When Charles Darwin presented his mammal and bird specimens collected during the second voyage of HMS Beagle to the Geological Society of London at their meeting on 4 January 1837, the bird specimens were given to Gould for identification. He set aside his paying work and at the next meeting on 10 January reported that birds from the Galápagos Islands which Darwin had thought were blackbirds, "gross-bills" and finches were in fact "a series of ground Finches which are so peculiar" as to form "an entirely new group, containing 12 species." This story made the newspapers. In March, Darwin met Gould again, learning that his Galápagos "wren" was another species of finch and the mockingbirds he had labelled by island were separate species rather than just varieties, with relatives on the South American mainland. Subsequently Gould advised that the smaller southern Rhea specimen that had been rescued from a Christmas dinner was a separate species which he named Rhea darwinii, whose territory overlapped with the northern rheas. Darwin had not bothered to label his finches by island, but others on the expedition had taken more care. He now sought specimens collected by captain Robert FitzRoy and crewmen. From them he was able to establish that the species were unique to islands, an important step on the inception of his theory of evolution by natural selection. Gould's work on the birds was published between 1838 and 1842 in five numbers as Part 3 of Zoology of the Voyage of H.M.S. Beagle, edited by Charles Darwin.

In 1838 the Goulds sailed to Australia, intending to study the birds of that country and be the first to produce a major work on the subject. They took with them the collector John Gilbert. They arrived in Tasmania in September, making the acquaintance of the governor Sir John Franklin and his wife. Gould and Gilbert collected on the island. In February 1839 Gould sailed to Sydney, leaving his pregnant wife with the Franklins. He travelled to his brother-in-law's station at Yarrundi,[8] spending his time searching for bowerbirds in the Liverpool Range. In April he returned to Tasmania for the birth of his son. In May he sailed to Adelaide to meet Charles Sturt, who was preparing to lead an expedition to the Murray River. Gould collected in the Mount Lofty range, the Murray Scrubs and Kangaroo Island, returning again to Hobart in July. He then travelled with his wife to Yarrundi. They returned home to England in May 1840.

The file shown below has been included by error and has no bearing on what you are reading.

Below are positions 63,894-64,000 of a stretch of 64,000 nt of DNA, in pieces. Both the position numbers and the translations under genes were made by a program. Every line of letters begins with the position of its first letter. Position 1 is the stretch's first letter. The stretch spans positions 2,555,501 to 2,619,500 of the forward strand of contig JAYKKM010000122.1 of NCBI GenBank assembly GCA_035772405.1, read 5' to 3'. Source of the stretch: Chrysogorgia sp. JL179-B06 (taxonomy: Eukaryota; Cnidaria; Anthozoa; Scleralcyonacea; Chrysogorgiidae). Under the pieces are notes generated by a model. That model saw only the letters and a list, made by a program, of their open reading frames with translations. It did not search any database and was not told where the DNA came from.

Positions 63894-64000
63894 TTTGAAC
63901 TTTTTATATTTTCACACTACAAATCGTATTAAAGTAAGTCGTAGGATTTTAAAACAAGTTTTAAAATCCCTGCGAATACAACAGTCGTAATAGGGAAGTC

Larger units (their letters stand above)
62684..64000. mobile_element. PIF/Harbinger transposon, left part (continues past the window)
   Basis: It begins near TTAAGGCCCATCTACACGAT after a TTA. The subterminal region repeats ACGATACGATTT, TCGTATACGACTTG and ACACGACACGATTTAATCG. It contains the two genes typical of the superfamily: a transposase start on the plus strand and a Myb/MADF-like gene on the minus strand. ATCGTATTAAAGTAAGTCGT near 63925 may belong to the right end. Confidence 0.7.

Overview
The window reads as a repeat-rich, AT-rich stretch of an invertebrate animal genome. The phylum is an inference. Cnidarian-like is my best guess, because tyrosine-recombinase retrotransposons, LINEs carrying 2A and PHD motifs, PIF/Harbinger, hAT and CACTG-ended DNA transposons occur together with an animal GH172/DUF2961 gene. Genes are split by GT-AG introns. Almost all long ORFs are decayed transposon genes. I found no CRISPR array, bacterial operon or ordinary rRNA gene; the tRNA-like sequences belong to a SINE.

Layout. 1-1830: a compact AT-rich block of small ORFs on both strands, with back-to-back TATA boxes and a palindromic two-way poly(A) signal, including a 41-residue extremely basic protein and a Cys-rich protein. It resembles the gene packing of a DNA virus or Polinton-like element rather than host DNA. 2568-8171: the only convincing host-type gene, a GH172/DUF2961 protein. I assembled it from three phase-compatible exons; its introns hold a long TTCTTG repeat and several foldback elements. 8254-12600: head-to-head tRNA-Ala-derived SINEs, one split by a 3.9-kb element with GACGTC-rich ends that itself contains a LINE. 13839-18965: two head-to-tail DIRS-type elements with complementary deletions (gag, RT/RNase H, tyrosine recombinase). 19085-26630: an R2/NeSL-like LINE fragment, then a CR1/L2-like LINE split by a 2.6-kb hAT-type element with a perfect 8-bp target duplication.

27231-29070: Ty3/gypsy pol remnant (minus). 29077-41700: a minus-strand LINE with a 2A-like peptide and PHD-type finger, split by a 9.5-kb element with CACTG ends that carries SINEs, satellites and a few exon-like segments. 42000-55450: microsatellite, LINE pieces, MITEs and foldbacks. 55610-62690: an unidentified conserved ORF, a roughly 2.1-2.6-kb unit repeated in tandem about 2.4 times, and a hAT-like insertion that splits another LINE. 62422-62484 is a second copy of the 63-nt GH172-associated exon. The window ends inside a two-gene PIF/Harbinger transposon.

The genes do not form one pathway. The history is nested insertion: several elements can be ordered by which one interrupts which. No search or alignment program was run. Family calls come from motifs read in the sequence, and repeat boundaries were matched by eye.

The result of the trip was The Birds of Australia (1840–1848). It included a total of 600 plates in seven volumes, 328 of which were new to science and named by Gould. He also published A Monograph of the Macropodidae, or Family of Kangaroos (1841–1842) and the three volume work The Mammals of Australia (1849–1861).

Elizabeth died in 1841 after the birth of their eighth child, Sarah, and Gould's books subsequently used illustrations by a number of artists, including Henry Constantine Richter, William Matthew Hart and Joseph Wolf.

Throughout his professional life Gould had a strong interest in hummingbirds. He accumulated a collection of 320 species, which he exhibited at the Great Exhibition of 1851. Despite his interest, Gould had never seen a live hummingbird. In May 1857 he travelled to the United States with his second son, Charles. He arrived in New York too early in the season to see hummingbirds in that city, but on 21 May 1857, in Bartram's Gardens in Philadelphia, he finally saw his first live one, a Ruby-throated Hummingbird. He then continued to Washington D.C. where he saw large numbers in the gardens of the Capitol. Gould attempted to return to England with live specimens, but, as he was not aware of the conditions necessary to keep them, they only lived for two months at most. Gould published: A Monograph of the Trochilidae or Humming Birds with 360 plates (1849–61); The Mammals of Australia (1845–63), Handbook to the Birds of Australia (1865), The Birds of Asia (1850–83), The Birds of Great Britain (1862–73) and The Birds of New Guinea and the adjacent Papuan Islands (1875–88).